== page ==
Bannockburn, Ill. A new study from the IPC — Association Connecting Electronics Industries forecasts that reporting requirements for conflict minerals proposed by the U.S. Security and Exchange Commission (SEC) would cost the electronic interconnect industry an estimated $279 million in the first year of implementation for due diligence alone, compared to the government’s estimate of $16.5 million.
In July 2010, provisions requiring publically-traded companies to report annually to the U.S. SEC if their products contain conflict minerals, i.e., tin, tantalum, gold, and tungsten, were included in Section 1502 of the Financial Reform Bill (U.S. Public Law 111-203).
Companies are required to identify the country of origin of the minerals and whether the minerals came from mines controlled by rebel parties, said IPC. Each company must also submit a report on their due diligence with respect to the required inquiries.
The IPC study, “Results of an IPC Survey on the Impact of U.S. Conflict Minerals Reporting Requirements,” collected data from 60 electronics manufacturing services (EMS) companies, printed circuit board (PCB) manufacturers, materials suppliers and equipment suppliers.
The study reports that companies would experience a median due-diligence burden in excess of 1,300 hours or $65,000 per company in the first year. In addition, estimated costs for tracking software, additional staff, training, legal expenses and third-party audits totaled a median of $170,000.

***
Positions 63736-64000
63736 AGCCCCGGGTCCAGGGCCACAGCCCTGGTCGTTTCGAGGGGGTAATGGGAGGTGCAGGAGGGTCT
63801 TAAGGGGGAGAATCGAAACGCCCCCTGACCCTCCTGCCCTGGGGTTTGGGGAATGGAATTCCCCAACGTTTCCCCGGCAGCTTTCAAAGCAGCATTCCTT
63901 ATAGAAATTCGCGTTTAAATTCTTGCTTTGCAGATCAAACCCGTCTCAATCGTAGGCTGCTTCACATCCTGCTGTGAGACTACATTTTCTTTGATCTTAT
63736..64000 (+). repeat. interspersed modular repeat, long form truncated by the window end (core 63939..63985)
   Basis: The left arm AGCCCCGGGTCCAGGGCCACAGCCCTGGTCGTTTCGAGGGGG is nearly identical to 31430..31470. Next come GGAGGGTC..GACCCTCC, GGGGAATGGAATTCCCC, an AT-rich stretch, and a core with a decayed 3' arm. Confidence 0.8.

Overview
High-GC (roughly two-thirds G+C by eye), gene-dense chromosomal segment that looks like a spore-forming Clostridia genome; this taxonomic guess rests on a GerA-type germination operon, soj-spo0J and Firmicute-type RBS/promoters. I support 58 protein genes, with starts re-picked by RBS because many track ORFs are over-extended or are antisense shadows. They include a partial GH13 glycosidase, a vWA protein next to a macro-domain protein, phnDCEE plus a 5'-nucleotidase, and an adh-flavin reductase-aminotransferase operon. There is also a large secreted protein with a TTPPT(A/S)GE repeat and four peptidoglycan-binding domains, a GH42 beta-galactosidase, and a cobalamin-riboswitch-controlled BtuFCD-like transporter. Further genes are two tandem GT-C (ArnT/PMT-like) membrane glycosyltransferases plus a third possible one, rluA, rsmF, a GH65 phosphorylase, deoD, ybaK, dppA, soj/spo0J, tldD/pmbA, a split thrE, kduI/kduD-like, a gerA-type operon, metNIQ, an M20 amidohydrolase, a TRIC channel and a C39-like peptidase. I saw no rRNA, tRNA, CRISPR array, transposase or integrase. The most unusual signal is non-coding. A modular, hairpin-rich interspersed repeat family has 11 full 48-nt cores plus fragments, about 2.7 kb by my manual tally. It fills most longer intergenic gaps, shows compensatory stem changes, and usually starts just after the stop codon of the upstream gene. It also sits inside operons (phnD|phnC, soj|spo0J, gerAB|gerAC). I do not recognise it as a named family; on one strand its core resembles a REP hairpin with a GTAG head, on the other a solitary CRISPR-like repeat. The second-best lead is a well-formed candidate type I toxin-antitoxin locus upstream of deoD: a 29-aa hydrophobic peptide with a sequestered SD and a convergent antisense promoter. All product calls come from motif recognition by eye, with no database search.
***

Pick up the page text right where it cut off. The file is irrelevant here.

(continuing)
“Although the reporting requirements apply only to publicly-traded companies, it is clear that the requirements will rapidly flow down from the publicly-traded companies to all of their suppliers, large and small. Recurring costs for companies in the electronic interconnect industry are expected to total approximately $165 million per year,” said Tony Hilvers, IPC vice president of industry programs, in a statement.
In its comments to the SEC, IPC writes: “IPC encourages the SEC to implement the requirements of Section 1502 in a manner that supports the goals of the statute without unduly burdening U.S. manufacturing industries or causing unnecessary disruptions of the minerals trade, which is vital to the livelihood of the people of the Democratic Republic of the Congo (DRC).”
“IPC believes that the SEC should not require the use of specific due-diligence standards or guidance as this would impose a significant burden on certain issuers. The SEC should, however, provide assistance to issuers by identifying examples of acceptable due diligence, such as industry-developed smelter validation audits, the bag-and-tag scheme being developed by ITRI, information or standards provided by the U.S. Department of State or other federal agencies, the Organization for Economic Co-operation and Development (OECD) standards, and others,” added IPC.